Tebowmania Is Already Tearing the Jets Apart; Bountygate's Snitchgate

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Today in sports: Tm Tebow's presence in New York already has one player wanting out, Joe Namath gives Gang Green's new acquisition the cold shoulder, and Jeremy Shockey denies being the Saints bounty program "snitch."

Tim Tebow has been a member of the New York Jets for less than 24 hours, and he's already ripping the team apart. Drew Stanton, who  signed with the Jets six days ago in free agency to serve as Mark Sanchez's primary back-up, reportedly wants to be traded or released now that Tebow's hit town. General manager Mike Tanenbaum confirmed at a press conference that Tebow is ahead of Stanton on the depth chart but said the team hasn't decided what to do with their disgruntled third-string quarterback. [New York Daily News]

Joe Namath has an opinion on the Tim Tebow trade. Of course he does. Joe Namath has an opinion on everything. And his opinion on the Tim Tebow trade is that "it stinks." At least that's what he told USA Today. On New York's ESPN 1050, Namath opted to call the move "a publicity stunt" and "mixed up." When he talked to Yahoo Sports, he predicted Tebow would bring "a tremendous amount of distraction" to the club. Again: Joe Namath likes giving his opinion on things. But give the man credit for knowing how to spread out his soundbites. 

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NFL Network analyst Warren Sapp set himself up for a very nice retaliation lawsuit after going on television yesterday and claiming free agent tight end Jeremy Shockey was "the snitch" who tipped off the NFL about the New Orleans Saints bounty program. Shockey, who played three seasons in New Orleans, denied the claim, and volunteered to take a "liar detector test on ESPN" to prove it. Because Sapp, a seven-time Pro Bowler, works for the NFL Network, which is owned by the NFL, Shockey conceivably could file a retaliation lawsuit against the league. It's also problematic because Commissioner Roger Goodell has stressed that the league would offer "protection" to staffers or players who come forward and report wrongdoing. That's tough to claim when a league employee is going on a league-owned television network and identifying whistleblowers by name. So far, NFL spokesman Greg Aiello has offered "no explanation" for why the network let the segment air. [Yahoo Sports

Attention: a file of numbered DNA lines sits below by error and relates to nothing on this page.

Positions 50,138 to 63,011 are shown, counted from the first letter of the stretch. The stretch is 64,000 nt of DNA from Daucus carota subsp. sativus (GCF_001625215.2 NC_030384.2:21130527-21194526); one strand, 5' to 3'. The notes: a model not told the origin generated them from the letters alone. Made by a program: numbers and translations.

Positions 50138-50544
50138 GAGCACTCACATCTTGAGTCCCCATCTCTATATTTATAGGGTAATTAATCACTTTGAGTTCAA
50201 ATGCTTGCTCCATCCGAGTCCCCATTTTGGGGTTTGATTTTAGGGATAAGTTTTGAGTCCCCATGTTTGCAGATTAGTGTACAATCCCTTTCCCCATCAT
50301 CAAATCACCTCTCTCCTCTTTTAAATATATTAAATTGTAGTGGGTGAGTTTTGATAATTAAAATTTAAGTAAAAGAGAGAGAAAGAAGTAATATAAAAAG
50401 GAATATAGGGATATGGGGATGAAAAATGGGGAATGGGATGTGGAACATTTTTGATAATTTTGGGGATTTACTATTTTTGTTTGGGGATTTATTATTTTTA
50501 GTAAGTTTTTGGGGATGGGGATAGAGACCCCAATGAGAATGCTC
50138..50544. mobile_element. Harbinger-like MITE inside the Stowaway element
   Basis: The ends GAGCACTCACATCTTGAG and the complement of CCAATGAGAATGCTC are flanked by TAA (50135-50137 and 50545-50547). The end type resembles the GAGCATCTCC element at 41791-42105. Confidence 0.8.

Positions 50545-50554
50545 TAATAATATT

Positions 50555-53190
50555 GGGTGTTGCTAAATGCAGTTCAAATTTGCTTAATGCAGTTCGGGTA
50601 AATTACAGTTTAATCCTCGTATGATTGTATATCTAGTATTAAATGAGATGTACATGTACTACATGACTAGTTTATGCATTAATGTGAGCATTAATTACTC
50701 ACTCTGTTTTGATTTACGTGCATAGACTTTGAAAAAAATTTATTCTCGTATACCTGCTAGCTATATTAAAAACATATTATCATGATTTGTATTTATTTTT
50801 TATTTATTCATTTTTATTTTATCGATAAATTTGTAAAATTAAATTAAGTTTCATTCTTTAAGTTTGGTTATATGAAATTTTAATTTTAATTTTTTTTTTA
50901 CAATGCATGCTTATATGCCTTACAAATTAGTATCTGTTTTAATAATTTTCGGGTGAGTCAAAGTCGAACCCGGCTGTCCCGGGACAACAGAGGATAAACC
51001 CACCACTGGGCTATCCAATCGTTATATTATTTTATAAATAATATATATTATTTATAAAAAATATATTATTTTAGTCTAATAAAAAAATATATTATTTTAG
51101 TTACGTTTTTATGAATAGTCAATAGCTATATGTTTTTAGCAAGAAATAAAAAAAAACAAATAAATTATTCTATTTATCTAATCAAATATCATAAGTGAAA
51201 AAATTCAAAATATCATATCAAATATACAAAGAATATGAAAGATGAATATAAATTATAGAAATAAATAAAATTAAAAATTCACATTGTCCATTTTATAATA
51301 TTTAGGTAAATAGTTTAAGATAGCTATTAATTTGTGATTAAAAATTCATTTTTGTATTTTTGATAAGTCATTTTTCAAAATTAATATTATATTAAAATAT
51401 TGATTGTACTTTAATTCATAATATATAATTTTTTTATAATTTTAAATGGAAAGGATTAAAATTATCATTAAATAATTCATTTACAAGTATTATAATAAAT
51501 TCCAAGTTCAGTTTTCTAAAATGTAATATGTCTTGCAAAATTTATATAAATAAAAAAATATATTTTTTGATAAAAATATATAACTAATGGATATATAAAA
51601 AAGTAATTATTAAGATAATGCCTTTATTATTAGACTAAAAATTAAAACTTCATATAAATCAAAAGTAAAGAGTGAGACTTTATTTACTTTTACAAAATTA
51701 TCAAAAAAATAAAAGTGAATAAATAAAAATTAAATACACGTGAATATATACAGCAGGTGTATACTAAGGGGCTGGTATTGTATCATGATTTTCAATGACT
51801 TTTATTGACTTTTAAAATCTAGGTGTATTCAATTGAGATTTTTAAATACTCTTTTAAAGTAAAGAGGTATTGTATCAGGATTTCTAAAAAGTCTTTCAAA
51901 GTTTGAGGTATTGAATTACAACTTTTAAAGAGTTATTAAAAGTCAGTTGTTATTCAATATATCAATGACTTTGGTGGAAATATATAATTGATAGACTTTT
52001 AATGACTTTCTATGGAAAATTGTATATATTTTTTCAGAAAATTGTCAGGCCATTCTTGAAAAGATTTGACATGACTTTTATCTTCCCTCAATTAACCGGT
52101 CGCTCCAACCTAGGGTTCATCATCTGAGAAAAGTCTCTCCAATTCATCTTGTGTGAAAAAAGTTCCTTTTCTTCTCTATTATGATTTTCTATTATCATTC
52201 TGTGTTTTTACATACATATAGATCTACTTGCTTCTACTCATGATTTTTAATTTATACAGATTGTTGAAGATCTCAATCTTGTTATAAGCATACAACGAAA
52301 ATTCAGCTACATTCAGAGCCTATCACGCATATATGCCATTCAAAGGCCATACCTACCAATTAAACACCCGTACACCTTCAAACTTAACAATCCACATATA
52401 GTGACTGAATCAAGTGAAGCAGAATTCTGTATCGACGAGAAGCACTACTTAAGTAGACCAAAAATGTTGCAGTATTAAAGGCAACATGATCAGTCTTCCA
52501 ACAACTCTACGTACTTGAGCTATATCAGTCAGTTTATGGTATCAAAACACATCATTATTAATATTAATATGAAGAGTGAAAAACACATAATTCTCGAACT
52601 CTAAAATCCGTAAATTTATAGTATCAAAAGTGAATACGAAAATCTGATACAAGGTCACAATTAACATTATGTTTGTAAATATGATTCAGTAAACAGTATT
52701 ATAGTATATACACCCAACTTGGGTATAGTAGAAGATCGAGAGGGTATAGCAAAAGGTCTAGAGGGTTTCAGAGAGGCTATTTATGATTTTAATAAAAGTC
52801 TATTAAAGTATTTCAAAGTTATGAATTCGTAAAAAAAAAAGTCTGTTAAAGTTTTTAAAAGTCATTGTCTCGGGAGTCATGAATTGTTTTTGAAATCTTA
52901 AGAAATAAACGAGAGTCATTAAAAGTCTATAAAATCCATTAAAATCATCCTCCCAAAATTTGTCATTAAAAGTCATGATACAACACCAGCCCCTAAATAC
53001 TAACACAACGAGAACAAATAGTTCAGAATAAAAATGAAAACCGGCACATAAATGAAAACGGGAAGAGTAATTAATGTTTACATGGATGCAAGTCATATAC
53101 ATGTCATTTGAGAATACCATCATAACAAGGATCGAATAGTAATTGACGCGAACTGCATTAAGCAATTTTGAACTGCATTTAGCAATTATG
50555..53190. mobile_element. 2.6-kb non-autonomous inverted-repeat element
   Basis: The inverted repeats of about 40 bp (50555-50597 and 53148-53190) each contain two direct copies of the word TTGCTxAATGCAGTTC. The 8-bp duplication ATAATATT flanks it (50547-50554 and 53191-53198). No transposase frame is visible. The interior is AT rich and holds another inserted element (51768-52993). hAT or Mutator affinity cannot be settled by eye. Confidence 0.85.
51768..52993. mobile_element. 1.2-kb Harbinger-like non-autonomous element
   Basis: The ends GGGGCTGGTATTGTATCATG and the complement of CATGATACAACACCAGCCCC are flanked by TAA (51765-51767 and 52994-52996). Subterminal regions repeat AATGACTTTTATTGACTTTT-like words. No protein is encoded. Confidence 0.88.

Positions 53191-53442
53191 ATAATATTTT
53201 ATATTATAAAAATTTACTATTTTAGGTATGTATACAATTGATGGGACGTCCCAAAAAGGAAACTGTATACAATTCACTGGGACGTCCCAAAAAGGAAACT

Back to Shockey: he's very anxious for people to know he was not the Bountygate snitch/rat/tattle/squealer/protected source/whistleblower/good citizen. So anxious, in fact, that he took a picture of a text message exchange he had last night with freshly exiled Saints coach Sean Payton and posted it to his Twitter page. Payton's support for his former player is gracious, but we're more interested in that dangling "hug!!!!!!" from their last conversation. [@JeremyShockey]

Atlanta Braves third baseman Chipper Jones has announced he's going to retire after the upcoming season. He'll almost certainly make the Hall of Fame, since he currently has a .304 career batting average, 454 home runs, 1,561 RBI, and has played his entire 18-year career with the Braves organization. He'll also go down as one of the champion complainers of the modern era. "Substandard" umpires, in-grown toenails, his own diminishing skill set: Jones sniffed and sulked about them all. [AP]

SI.com has a compelling piece about how grouchy former New York Knicks point guard Stephon Marbury has captured the imagination of Chinese basketball fans since joining the Beijing Ducks in 2010. Chinese basketball has had a rough year, what with the brawl against Georgetown and the NBA all but giving up on plans to establish a Chinese affiliate league, but this is a pretty great story. Even more remarkable is the fact that reporter Bryan Armen Graham pulled it off without speaking to Marbury, because the point guard "turned down multiple requests to speak with SI.com unless he was guaranteed the cover of Sports Illustrated." Stephon Marbury: still got it. [SI.com]

This article is from the archive of our partner The Wire.